What Will Be the New Definition of 'Natural'?


The topic of what exactly is considered "natural" has been widely debated among the flavor and food industries, which is why a natural industry advocacy group is pushing for a standard for the term with the backing of a research study.

Organic & Natural, a Washington, D.C.-based natural and organic industry advocacy group, said its definition of "natural" will be comparable to the definition of "organic," requiring that all natural labeled food be non-GMO and not contain artificial preservatives, colors, flavoring or sweeteners, but in some cases there will be additional criteria beyond organic standards. It will also promote quality standards for organic and natural by endorsing the ancillary certifications upon which consumers currently rely upon, including non-GMO and grass-fed beef.

The group plans to develop a voluntary regulatory compliance and certification program for the term "natural" to be released during the first half of 2016, in conjunction with a consumer education campaign supporting transparency of product purchases. 

"Our goal is to support increased access through consumer research and education and we are now embarking on the development of a program that will create a clear, meaningful definition for natural foods, followed by a definition for natural supplements," said Karen Howard, CEO and executive director of Organic & Natural. 

Howard said based on the results of a consumer research study, Organic & Natural will require the definition of natural, like organic, to translate into 95 percent of all ingredients qualifying as such, with explicit definition of ingredients qualifying for the 5 percent exclusion.

The online research study of 1,005 U.S. consumers was conducted by Natural Marketing Institute (NMI) as Organic & Natural's first step in its initiative to set the standard for the term "natural." It found that one in three consumers do not make a quality distinction between the terms "natural" and "organic" and/or government regulation for products with such labels. Other findings from the study confirmed more confusion in the marketplace with the term "natural."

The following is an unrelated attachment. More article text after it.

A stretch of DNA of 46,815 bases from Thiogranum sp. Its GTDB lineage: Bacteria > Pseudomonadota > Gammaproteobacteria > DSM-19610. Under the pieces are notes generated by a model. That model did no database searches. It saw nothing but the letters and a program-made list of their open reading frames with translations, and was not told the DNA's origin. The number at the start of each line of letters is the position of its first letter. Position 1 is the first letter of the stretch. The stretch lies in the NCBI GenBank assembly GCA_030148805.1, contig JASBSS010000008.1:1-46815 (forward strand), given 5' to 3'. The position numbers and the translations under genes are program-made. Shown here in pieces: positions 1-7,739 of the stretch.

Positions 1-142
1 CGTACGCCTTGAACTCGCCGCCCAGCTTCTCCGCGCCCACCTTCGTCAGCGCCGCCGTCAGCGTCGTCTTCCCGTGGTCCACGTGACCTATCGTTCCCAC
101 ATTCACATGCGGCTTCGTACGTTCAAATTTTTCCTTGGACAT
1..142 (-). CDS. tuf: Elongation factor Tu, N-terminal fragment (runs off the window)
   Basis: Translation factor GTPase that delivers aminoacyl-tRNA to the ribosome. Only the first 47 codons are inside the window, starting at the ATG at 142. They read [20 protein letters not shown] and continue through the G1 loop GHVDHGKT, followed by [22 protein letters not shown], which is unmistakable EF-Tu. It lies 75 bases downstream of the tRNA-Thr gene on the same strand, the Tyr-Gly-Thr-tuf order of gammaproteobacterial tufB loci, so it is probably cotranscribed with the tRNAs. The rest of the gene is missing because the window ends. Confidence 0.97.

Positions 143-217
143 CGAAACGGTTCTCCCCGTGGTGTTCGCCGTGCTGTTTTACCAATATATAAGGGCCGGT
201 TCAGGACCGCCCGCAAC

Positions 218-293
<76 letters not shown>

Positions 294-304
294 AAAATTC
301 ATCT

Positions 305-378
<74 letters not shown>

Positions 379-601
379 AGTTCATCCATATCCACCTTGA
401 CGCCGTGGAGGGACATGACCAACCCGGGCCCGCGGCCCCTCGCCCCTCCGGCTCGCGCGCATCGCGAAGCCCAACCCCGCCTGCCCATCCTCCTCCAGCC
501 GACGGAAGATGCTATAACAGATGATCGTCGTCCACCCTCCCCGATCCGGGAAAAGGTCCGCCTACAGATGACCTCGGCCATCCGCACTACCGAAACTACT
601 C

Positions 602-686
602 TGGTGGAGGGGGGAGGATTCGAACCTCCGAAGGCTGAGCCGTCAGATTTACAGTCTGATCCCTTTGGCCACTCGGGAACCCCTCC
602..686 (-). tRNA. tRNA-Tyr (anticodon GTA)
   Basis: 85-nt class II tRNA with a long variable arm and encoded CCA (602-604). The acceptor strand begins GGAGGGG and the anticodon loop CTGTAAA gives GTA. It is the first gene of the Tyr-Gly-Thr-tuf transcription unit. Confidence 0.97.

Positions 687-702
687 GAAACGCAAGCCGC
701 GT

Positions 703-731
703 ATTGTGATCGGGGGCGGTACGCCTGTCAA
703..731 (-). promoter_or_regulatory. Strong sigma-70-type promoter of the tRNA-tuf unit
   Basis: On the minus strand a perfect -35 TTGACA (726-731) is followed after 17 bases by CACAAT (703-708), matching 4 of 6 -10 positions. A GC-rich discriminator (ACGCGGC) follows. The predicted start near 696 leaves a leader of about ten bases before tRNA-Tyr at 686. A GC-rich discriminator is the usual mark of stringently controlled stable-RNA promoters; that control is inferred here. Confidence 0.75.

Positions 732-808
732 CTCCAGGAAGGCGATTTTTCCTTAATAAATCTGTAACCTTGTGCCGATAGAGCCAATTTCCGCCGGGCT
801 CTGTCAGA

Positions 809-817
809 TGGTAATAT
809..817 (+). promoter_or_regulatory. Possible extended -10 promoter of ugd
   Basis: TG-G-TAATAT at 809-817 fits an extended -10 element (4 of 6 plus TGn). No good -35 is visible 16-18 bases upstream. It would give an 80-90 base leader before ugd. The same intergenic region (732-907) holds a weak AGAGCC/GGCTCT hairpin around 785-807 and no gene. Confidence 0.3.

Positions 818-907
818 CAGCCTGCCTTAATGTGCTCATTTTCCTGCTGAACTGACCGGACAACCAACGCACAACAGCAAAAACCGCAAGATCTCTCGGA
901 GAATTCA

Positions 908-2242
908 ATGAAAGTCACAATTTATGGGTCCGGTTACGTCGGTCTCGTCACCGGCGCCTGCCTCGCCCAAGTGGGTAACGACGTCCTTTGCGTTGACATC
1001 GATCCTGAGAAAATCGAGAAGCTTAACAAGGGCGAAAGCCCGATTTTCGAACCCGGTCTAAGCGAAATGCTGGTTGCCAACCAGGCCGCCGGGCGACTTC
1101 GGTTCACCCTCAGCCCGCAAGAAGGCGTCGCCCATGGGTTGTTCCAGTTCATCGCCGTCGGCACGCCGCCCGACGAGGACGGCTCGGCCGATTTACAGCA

Key highlights of the consumer study were: 

  • Common misconceptions include the belief that most vitamins come from natural sources and that "natural" means no pesticides are used. 
  • While three-fourths of consumers perceive that organic foods must be at least 95 percent free from synthetic additives, almost two-thirds of consumers expect the same standard from "natural" foods. 
  • Approximately half of the consumers surveyed believe that "natural" means the product is free of synthetic pesticides and are non-GMO, attributes that are unique characteristics of organic products. 
  • With 46 percent of consumers surveyed believing that the U.S. government regulates the term "natural," the study concluded that the organic industry should improve education for consumers regarding the differing attributes of organic and natural in order to elevate the status of organic. 
  • Meats labeled as "natural," attributes of "no-added growth hormones" and "antibiotic-free" were of primary importance to consumers.

The Organic & Natural Health Association said manufacturers producing natural products need to continue to clarify the meaning of natural so the term does not become diluted and lose significance among consumers.

When it comes to traceability, which directly relates to quality, Organic & Natural said it is taking a value-added approach, accepting documentation from recognized, demonstrated effective, seals and programs. This includes documentation of each company’s supply chain, including monitoring and testing of raw ingredients. In addition, it is partnering with a new analytical research and testing laboratory that will help to better understand and communicate adulteration, contamination, pesticide residues and identify potency for foods, agriculture and to measure parameters for health.

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